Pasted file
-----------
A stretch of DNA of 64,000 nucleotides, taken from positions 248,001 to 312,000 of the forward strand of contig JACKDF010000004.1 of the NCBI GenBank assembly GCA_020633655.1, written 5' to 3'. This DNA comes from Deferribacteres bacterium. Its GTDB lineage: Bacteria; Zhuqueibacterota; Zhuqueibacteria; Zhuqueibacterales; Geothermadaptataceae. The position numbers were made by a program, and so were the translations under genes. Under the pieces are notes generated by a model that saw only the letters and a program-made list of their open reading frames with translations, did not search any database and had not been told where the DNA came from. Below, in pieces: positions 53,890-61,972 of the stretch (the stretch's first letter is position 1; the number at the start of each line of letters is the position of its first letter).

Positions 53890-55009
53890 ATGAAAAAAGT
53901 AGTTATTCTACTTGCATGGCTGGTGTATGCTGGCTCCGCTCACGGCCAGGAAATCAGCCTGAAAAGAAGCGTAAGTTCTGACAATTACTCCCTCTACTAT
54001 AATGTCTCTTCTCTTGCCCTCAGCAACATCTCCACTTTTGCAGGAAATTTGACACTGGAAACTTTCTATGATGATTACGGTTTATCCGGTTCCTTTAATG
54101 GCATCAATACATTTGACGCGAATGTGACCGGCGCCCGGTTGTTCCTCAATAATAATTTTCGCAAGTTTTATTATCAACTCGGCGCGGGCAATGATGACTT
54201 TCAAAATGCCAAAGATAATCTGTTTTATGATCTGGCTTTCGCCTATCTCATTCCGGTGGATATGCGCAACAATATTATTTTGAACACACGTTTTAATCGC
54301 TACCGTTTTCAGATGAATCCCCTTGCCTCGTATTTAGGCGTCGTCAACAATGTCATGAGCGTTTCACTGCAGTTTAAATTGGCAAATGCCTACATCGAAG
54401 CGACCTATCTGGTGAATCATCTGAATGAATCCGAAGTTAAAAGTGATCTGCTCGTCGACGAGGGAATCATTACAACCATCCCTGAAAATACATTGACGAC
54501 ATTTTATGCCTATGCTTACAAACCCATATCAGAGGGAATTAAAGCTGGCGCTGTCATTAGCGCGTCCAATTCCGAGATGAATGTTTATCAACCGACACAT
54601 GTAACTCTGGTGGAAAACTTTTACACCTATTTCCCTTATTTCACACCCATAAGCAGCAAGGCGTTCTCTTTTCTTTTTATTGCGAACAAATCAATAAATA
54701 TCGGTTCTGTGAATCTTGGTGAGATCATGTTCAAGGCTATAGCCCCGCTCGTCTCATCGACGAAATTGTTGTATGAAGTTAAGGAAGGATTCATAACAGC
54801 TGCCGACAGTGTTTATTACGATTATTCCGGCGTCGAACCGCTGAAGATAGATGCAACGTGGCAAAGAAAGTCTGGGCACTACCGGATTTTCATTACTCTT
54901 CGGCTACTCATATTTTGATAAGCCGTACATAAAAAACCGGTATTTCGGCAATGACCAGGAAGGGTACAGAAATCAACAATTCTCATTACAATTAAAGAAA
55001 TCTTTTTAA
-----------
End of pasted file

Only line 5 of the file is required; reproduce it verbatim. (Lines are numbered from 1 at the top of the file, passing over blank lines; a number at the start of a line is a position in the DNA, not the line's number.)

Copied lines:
54001 AATGTCTCTTCTCTTGCCCTCAGCAACATCTCCACTTTTGCAGGAAATTTGACACTGGAAACTTTCTATGATGATTACGGTTTATCCGGTTCCTTTAATG